All golfers love to moan about how we would have had two more Stableford points but for the unlucky bounce on the 7th and the stupid missed putt on the 16th.
All the time while forgetting the good fortune that went our way.
And that is because we all love to win.
Whether it is a friendly two-ball with your mate after work, a game against a relative, or that weekend fourball, it isn’t always about just playing well and recording scores.
It is also about beating the guys you’ve just spent four hours in the company of.
Golf lends itself to make the most of the competitiveness between you and your playing partners.
So much so, you can set up a little wager before anyone has struck their opening tee shot.
And there are a few ways you can spice up a round and have something at stake to keep the interest throughout the 18 holes.
The simplest and most widely played golf game to play is just you versus your opponent.
It’s just the least number of shots taken over the course of 9 or 18 holes.
No handicaps are taken into account.
You record your ‘gross score’ on each hole
It’s just a straightforward test, based on who takes the fewest shots.
However, while this format works if you are playing against someone of the same Handicap Index, it is not the most suitable format for everyone to compete on a level ‘playing field’.
Arguably the most fun to play, here you score based on holes won.
Each player earns a point for each hole in which they have taken fewer shots than their opponents
You’re playing against one playing partner, in pairs.
The format varies, depending on whether you are using your Gross score.
Or after your handicap has been taken into account.
If you score early, the match could end early e.g. Dave won by seven holes, as there were only six left to play.
However, if the two playing partners are playing off the correct handicaps, the game should last to the last few holes.
Ideal for your weekend fourball.
Pick pairs, or throw the balls up to decide who plays with who.
Decide if you’re giving any shots, what scoring system or format you are playing, and off you go.
It’s the best score from each pair on a hole for a win, halve or loss.
This format also lends itself to playing for a medal score or Stableford points to determine the winners of the side bet.
Not dissimilar to Foursomes but the only difference is that both players hit a tee shot.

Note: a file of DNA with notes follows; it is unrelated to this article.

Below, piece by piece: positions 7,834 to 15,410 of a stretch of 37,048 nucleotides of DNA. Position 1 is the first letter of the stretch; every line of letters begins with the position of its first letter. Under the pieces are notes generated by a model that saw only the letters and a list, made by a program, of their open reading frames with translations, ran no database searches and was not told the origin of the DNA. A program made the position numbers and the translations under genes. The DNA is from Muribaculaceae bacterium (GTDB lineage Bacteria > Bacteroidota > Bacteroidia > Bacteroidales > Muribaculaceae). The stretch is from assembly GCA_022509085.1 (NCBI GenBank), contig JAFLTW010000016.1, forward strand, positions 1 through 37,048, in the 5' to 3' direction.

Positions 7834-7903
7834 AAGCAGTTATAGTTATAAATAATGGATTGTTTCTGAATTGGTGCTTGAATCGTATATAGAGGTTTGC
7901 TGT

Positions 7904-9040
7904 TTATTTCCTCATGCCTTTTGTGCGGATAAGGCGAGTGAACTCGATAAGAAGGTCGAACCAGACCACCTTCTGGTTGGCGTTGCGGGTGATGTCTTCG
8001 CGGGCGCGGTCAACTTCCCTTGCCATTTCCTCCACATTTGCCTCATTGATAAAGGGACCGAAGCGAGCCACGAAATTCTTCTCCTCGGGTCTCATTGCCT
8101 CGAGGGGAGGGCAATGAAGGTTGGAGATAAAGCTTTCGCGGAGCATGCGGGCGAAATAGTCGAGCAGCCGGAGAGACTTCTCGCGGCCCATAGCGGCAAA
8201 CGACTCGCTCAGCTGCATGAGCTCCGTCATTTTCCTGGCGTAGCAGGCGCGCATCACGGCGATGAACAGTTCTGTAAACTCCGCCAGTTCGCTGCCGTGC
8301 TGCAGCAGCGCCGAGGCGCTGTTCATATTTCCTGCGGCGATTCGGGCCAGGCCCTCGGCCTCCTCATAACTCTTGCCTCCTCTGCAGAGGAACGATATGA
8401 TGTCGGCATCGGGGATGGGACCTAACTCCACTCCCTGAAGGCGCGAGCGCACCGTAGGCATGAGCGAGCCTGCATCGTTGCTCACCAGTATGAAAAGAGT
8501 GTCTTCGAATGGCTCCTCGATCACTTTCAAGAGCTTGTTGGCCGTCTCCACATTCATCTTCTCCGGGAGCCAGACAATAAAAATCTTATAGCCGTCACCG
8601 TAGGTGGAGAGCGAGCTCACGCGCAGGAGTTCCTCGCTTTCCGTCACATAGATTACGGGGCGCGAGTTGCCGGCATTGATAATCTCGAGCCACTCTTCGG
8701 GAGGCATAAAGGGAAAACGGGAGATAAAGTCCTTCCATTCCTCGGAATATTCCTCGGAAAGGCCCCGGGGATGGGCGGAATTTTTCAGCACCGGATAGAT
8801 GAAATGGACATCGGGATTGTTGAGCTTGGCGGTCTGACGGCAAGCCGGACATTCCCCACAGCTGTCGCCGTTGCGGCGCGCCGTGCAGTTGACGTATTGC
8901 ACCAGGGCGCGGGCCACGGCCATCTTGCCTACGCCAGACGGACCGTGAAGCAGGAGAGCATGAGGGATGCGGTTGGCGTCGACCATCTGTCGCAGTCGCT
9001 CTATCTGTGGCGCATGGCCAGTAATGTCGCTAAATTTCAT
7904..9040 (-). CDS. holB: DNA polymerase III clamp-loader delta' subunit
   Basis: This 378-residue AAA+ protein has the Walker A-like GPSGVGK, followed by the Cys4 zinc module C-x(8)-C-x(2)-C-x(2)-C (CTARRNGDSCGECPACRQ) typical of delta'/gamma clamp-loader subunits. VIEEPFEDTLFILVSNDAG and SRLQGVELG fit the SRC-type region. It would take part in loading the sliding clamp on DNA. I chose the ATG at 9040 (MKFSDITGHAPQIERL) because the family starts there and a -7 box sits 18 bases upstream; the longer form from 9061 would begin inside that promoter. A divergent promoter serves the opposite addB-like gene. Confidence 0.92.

The team then chooses the best shot of the pair and then plays alternate shots, until the completion of the hole.
This can be a quick game, as there will be a reduced number of shots taken per player over the course of the 18 holes.
This format of the game lends itself to playing with multiple groups and can involve good play but some cunning strategy too.
Played in three or four balls, each member of the group takes in turns to be the ‘lead ball’.
Once all the drives have been taken, you pick the best drive and all play from that spot.
You then pick the best shot or Putt and all group members play from the designated spot again until you have holded-out.
Only one score is recorded per team.
However, you must all be responsible for an equal amount of drives…
e.g. if, in a fourball team, each player MUST have his or her drive used a minimum of four times in a round, with the remaining drives to be selected at will.
4 x 4 drives = 16. Each member of the 4-person scramble team is required to = 2 random drives = 18.
Texas Scramble handicaps: Add up the combined handicaps of all players and divide by the number of players to establish an average e.g. 18, 23, 9 & 11 = 61 / 4 = 15.25.
Therefore your team will play off… 15.
Otherwise, mark your card as usual BUT ensure you keep a record of whose drive was used on which hole.
Another favourite of the golf games to play and one that is not played as much as it perhaps should be, is ‘Animals’.
You collect an animal for various incidents or shots on the course.
The winner of a game of animals is the player with the fewest ticked off.
Prepare for some arguments with your playing partners though.
‘Skins’ is the ultimate cash wager for golfers.
It doesn’t matter whether you are a two-ball, three-ball, or four-ball for this format. You just need to decide an amount per hole for the “skins” before teeing off.
Skins works with the “skin” bet amount for each hole going to the winner of that hole.
If no player wins the hole outright, the money rolls onto the next one. It makes for some serious testing putts when a 5 or 6 rollover is at stake!
By the end of the match, each player may have won some money from their playing partners…but there can only be one outright winner!
‘Sandies’ rewards players who produce the goods from the bunker.
Anyone making a Par or better having found a sand trap on a hole, wins cash from their playing partners.
Double ‘Sandies’ and triple ‘Sandies’ exist for two or three trips to the bunkers on a hole.
Determine how much a Sandie is before you start and take your partners to the cleaners with good bunker play.
So that’s it, there are many ways to enjoy the game of golf other than standard strokeplay.
Of course,, if you want to make a wager that doesn’t upset your pals, then take advantage of the many gambling websites that offer the latest betting prices on the PGA Tour and European Tour tournaments.
Or if you don’t like alternative golf games but like a bet, take advantage of the free bets for golf lovers given away on many betting sites in the UK and Worldwide.
Alternatively, if your playing partners don’t like a side bet, just play for the honour!
By Gary Emmerson